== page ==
vin­tage vs In­no­va­tion

Does an in­dus­try ob­sessed with the past have a place in the future?

Esquire (Singapore) - - Contents -

The clash of old and new.

I used to be 100 per­cent sold on the premise that lux­ury me­chan­i­cal watches will al­ways be around. Now I’m not so sure be­cause some things are not adding up right. See, this is 2018. We’re way past the point where peo­ple need to be told the dif­fer­ences between au­to­matic and man­ual-wind­ing, what is a chronograph, or why wear a me­chan­i­cal watch at all when time is lit­er­ally ev­ery­where around us.

Yes, there’d been some good years, some crazy years, then there were some lean years, and fi­nally the great cri­sis that saw pock­ets of the in­dus­try dis­ap­pear­ing for good. These days, per­haps for fear of walk­ing into their own traps or get­ting blind­sided by world events—God only knows how un­sta­ble the global econ­omy is right now—or see­ing re­cent his­tory re­peat it­self, lux­ury watch brands seem to have will­ingly given up their mojo. What is this? The prover­bial seven years of famine, haute hor­logerie edi­tion?

Look at what’s been pre­sented at the last five Basel and Geneva watch fairs. Seven out of ev­ery 10 nov­el­ties are some kind of throw­back to a his­toric mile­stone of the brand or a mod­ern in­ter­pre­ta­tion of some his­toric time­piece or other. Vin­tage-in­spired is the lat­est buzz­word in the way that grande com­pli­ca­tion, in-house man­u­fac­tured, crafts­man­ship and be­spoke had once been. The dif­fer­ence, how­ever, is that ideals such as grande com­pli­ca­tion, in-house man­u­fac­tured, crafts­man­ship and be­spoke were ex­actly that—ideals. They were about mak­ing bet­ter watches.

But vin­tage-in­spired isn’t. It refers merely to a style of aes­thet­ics rooted in the past; it has noth­ing to do with qual­ity or per­for­mance. If any­thing it’s a re­gres­sion; al­though thank­fully, brands do make it a point to up­grade their vin­tage-in­spired pieces with mod­ern ma­te­ri­als and tech­niques. Watch crys­tals, for in­stance, are of­ten made of sap­phire crys­tal in­stead of Plex­i­glas, cases are made wa­ter­proof, and move­ments are usu­ally con­tem­po­rary cal­i­bres with bet­ter pre­ci­sion—which begs the ques­tion: what is the point, then, of vin­tage-in­spired watches that are not his­tor­i­cally ac­cu­rate?

Still, vin­tage-in­spired sells. Peo­ple just keep buy­ing them. And that’s why brands keep mak­ing them. En­cour­aged by the world­wide vin­tage fash­ion redux as well as the grow­ing promi­nence of lux­ury watch auc­tions, neo-vin­tage time­pieces have never been more pop­u­lar than now. Brands at ev­ery level of the mar­ket are pur­su­ing consumers with this same strat­egy. Those with cen­turies of his­tory have lots to mine—and they don’t hold back. Those with­out much his­tory to speak of find ways to bridge them­selves with a land­mark event; the Sec­ond World War is a pop­u­lar one.

The ap­peal is real of course, there’s lit­tle doubt about that. Vin­tage is beau­ti­ful. You only need to scroll through the online sales cat­a­logue of lux­ury watch auc­tions to start get­ting hooked. It only be­comes a prob­lem when brands get so caught up in the vin­tage on­slaught that they ne­glect other im­por­tant ar­eas of watch­mak­ing, such as R&D. Once the back­bone of the me­chan­i­cal watch in­dus­try, re­search and de­vel­op­ment today feels like a van­ity project more than any­thing else. In­deed, the watch­mak­ing in­dus­try was built on science and tech­nol­ogy. Not so much any­more.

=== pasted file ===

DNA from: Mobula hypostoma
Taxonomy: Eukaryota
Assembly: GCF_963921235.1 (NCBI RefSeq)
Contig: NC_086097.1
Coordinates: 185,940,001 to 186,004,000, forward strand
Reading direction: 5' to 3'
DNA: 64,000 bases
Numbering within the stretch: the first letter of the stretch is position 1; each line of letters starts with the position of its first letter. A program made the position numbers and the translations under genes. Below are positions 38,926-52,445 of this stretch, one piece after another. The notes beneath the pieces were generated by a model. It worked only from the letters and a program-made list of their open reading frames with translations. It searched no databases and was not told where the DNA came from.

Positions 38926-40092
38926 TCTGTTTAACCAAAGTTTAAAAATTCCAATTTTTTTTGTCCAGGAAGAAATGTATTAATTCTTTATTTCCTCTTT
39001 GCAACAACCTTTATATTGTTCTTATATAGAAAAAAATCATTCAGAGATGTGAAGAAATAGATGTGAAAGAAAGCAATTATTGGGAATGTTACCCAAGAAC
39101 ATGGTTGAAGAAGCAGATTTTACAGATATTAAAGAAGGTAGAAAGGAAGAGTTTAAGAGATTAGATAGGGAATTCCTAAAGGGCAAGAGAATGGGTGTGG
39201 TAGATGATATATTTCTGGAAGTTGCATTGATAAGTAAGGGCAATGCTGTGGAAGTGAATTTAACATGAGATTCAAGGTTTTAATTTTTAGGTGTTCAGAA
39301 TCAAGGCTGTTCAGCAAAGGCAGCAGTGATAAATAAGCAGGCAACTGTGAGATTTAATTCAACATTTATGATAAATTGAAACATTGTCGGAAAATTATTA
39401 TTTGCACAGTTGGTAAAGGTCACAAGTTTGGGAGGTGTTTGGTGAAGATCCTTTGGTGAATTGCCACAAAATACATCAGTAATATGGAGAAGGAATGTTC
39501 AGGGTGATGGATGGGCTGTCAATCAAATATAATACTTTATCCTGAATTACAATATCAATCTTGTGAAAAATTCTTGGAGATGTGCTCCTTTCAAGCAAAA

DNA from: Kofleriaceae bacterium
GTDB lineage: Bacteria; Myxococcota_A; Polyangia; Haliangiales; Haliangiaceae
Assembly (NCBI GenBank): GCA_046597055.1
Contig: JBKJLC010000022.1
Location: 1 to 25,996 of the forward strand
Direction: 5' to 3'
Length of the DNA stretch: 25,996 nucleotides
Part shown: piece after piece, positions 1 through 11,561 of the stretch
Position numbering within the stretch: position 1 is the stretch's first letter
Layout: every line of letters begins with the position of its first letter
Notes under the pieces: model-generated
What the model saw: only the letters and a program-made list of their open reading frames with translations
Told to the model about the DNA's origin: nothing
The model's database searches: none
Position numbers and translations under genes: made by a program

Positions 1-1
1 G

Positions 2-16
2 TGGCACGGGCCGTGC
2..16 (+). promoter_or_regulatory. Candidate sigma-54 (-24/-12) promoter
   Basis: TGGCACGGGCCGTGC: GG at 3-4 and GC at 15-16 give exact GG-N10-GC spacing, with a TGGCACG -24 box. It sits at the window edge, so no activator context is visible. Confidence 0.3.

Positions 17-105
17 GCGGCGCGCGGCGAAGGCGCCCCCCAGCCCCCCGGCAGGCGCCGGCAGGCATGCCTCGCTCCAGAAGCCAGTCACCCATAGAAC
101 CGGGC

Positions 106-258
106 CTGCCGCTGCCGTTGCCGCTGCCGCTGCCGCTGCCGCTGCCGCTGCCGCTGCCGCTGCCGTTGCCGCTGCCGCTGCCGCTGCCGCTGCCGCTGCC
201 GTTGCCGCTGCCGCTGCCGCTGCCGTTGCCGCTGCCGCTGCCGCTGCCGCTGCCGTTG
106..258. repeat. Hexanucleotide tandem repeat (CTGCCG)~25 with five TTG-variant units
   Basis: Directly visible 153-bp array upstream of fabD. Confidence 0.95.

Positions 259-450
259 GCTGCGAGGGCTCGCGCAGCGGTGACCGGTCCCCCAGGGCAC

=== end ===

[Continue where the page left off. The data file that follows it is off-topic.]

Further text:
Man­u­fac­tures have fi­nite amounts of time, money, man­power and pro­duc­tion ca­pac­ity. The more a man­u­fac­ture de­votes it­self to pro­duc­ing neo-vin­tage watches, the less likely it is to push on­ward with new tech­ni­cal in­no­va­tion. Tech­ni­cally in­no­va­tive watches are not only more com­plex to pro­duce; they are also more ex­pen­sive and hence more dif­fi­cult to sell. Neo-vin­tage watches on the other hand are com­par­a­tively in­ex­pen­sive to pro­duce and have a wide and long-last­ing ap­peal. If you’re the CEO of a watch brand, what would you do?

Yet there isn’t a com­plete dearth of R&D and in­no­va­tion. A few brands con­tinue to fight the good fight. Very briefly, sparks of tech­ni­cal cre­ativ­ity emerged from the likes of Zenith with its Zenith os­cil­la­tor de­liv­ered in the rev­o­lu­tion­ary Defy Lab; Aude­mars Piguet has made R&D a core com­pe­tency as it un­veiled the new RD#2 ul­tra­thin per­pet­ual cal­en­dar; Pi­aget too presses on with mind-blow­ing ul­tra­thin con­cepts; Hublot pushes out a stun­ning all-red ce­ramic Big Bang; Rolex con­sis­tently in­tro­duces im­prove­ments to its watches; Patek Philippe has its Ad­vanced Re­search pieces; Bul­gari pulls no punches in pro­duc­ing ul­tra­thin grande com­pli­ca­tions; Pan­erai worked on novel and use­ful tech­ni­cal ad­vance­ments like BMG Tech and po­larised crys­tal. These are all fan­tas­tic cre­ations but even col­lec­tively they’re just a blip on the five-bil­lion-dol­lar lux­ury watch­mak­ing in­dus­try.

Why is the past so se­duc­tive to the mod­ern watch afi­cionado? Is the rise of vin­tage-in­spired time­pieces killing in­no­va­tion? There are many ways to look at it. Even lead­ing chief ex­ec­u­tives are di­vided on the is­sue. We speak to seven of the most prom­i­nent CEOs in the in­dus­try to mine their thoughts.

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